Beyond Funding: What Business Leaders Need To Know About The Value of Investing In Talent

Beyond Funding: What Business Leaders Need to Know About the Value of Investing in Talent

When contemplating the pressures entrepreneurs face when starting a new venture, fundraising often springs to mind first. Tech talent, however, can be scarcer than capital and may, in fact, be the biggest issue businesses face. Securing funding is naturally the first hurdle but building a cohesive and knowledgeable workforce is the cornerstone for stable growth and not so easy to achieve.

Attracting investment, although a daunting milestone, remains achievable, even in spite of the chaos caused by the Coronavirus pandemic. 2020 is on track to be a record year for investment in European tech in particular, with an incredible $12bn was invested in SaaS (Software-as-a-Service) companies alone.

However, with nearly two thirds (65 percent) of technology leaders claiming that challenges around hiring talent are hurting the industry, the issues around skills shortages firmly remain. Demand for tech talent continues to grow at a pace unrivalled by any other industry: an issue exacerbated by an existing skills gap. And, while it’s predicted that this gap might begin to close as people retrain post-pandemic, it remains a significant problem right now. I’ve seen first-hand otherwise promising new ventures and start-ups struggle due to a lack of skills.

Moreover, as the Silicon Valley mantra of ”move fast and break things” persists on both sides of the pond, it’s increasingly important for businesses to take ideas from notes on a napkin to marketable reality in a matter of months. It’s vital, therefore, that companies find the personnel that can deliver – and deliver quality – at pace in order to help them stand out in a crowded marketplace.

We live in a digital age where speed is paramount to the success of businesses across all industries. Traditional operations must adapt to a digital-by-default model if they are to survive – let alone thrive. It’s clear, then, that entrepreneurs need to look beyond funding when building their business. In addition to fundraising, they should be surrounding themselves with the people that will help them to bring their ideas to life in the smartest, quickest time possible.

Expertise and experience.

But it’s not necessarily about taking on new personnel. Entrepreneurs can tap into a range of targeted communities in business and personal networks, which they can harness to open up access to entire ecosystems of expertise and experience. This is where early-stage accelerators such as Crowdcube, Founder Factory, and Y Combinator can really add value, connecting entrepreneurs with experience as well as fellow founders, so collective lessons can be shared. Online communities found on LinkedIn and Twitter shouldn’t be overlooked either: knowledge is power, but there’s no knowledge without people.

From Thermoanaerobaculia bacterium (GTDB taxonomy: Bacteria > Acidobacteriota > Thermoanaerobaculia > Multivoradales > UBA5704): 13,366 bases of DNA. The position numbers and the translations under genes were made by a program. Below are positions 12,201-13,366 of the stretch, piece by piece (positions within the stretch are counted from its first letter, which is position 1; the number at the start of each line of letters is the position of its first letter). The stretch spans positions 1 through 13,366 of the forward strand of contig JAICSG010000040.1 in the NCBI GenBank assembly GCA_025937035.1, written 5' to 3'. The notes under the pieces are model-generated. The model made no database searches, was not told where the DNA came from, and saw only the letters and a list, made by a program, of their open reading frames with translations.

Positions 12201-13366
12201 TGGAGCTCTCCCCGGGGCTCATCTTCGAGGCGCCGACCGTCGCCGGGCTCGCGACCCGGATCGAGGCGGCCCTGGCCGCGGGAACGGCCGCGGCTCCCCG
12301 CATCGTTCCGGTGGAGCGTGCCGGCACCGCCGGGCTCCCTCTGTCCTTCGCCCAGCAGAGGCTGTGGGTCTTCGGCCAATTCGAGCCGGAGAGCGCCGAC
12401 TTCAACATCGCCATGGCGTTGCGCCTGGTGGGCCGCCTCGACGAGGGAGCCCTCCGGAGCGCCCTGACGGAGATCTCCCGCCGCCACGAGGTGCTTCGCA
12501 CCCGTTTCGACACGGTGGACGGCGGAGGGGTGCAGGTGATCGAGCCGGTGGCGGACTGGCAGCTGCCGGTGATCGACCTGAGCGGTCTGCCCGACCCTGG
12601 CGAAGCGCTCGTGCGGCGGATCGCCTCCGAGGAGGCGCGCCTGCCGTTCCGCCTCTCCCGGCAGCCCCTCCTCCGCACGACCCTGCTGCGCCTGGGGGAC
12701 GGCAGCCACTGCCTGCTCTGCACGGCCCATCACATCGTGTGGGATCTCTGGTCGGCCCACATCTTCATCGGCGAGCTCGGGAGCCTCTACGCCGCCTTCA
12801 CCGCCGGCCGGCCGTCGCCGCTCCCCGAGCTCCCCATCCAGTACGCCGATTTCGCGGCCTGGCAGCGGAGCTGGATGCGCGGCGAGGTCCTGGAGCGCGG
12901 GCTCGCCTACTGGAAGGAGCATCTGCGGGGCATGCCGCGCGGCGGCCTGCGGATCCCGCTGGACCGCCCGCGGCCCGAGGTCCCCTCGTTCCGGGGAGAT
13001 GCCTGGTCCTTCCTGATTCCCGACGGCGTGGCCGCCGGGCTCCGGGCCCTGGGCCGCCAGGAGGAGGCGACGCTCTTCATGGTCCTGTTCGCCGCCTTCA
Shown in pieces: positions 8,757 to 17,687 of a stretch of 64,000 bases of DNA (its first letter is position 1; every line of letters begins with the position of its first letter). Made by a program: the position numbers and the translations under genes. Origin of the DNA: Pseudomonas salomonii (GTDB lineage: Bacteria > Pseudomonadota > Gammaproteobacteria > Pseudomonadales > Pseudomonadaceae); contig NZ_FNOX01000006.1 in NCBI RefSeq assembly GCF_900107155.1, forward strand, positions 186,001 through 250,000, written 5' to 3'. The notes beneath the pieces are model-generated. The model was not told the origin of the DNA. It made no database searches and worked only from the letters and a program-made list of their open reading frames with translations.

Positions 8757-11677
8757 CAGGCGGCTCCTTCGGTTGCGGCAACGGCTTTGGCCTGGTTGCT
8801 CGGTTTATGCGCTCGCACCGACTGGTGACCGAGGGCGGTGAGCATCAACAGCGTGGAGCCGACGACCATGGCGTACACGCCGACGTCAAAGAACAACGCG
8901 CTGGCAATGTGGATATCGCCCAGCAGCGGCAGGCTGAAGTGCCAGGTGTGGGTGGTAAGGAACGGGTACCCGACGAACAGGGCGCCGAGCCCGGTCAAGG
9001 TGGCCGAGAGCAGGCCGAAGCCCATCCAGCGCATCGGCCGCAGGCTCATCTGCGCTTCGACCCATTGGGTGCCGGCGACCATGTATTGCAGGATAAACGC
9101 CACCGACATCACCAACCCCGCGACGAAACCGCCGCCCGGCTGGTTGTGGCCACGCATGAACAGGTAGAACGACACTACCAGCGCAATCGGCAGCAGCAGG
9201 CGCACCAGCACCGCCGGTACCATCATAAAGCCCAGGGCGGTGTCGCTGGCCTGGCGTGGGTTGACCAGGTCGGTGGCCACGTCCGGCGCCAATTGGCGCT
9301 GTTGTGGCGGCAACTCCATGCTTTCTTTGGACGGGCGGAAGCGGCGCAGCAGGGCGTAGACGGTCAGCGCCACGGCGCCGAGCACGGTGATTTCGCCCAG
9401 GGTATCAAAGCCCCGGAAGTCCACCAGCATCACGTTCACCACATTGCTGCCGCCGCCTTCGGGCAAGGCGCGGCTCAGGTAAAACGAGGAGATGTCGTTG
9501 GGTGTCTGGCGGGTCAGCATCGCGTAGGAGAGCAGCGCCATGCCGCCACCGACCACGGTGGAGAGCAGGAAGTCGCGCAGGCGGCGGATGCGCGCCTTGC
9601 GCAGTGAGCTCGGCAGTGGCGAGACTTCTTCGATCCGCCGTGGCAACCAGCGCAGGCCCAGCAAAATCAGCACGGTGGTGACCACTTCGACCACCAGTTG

The guidance and counsel that these communities can offer could prove invaluable in enabling entrepreneurs to build and ship higher quality digital products – faster – while, at the same time, developing the skills of their existing employees. Building a community of experts with experience across the enterprise landscape enables companies to embrace digital skills alongside traditional models and grow their business, adapting to the skills and processes they need to succeed in today’s marketplace.

Interestingly, the impact of the Coronavirus pandemic has expanded the size and scope of these ecosystems. With lockdown measures forcing most people to work remotely, they aren’t constrained by a typical nine-to-five working day in one set location, making more people accessible and available. What’s more, many of those workers who have been furloughed or, worse, made redundant over the last 12 months have taken the opportunity to retrain for new careers. Offering a mix of experience and capabilities, approaching this particular set of people can help bring a fresh perspective to an entrepreneur’s vision and new business proposition.

Tweaks to technology.

Making tweaks to the way a business employs technology can also go a long way to improving the speed and quality of its product delivery pipeline. Often, however, knowing which tweaks to make – and then actually making them – can be beyond the reach of a company’s existing skill set. Hiring in-house may be the right move for some, but founders should also seek out specialist third-parties whose technical expertise lies in the domains their business needs, such as software engineering, UX design, or delivery optimization. If time is of the essence (as it usually is), this can often be the quickest route to optimal outcomes. Where possible, make sure to pick a partner that helps to build your team’s skills whilst accelerating your delivery.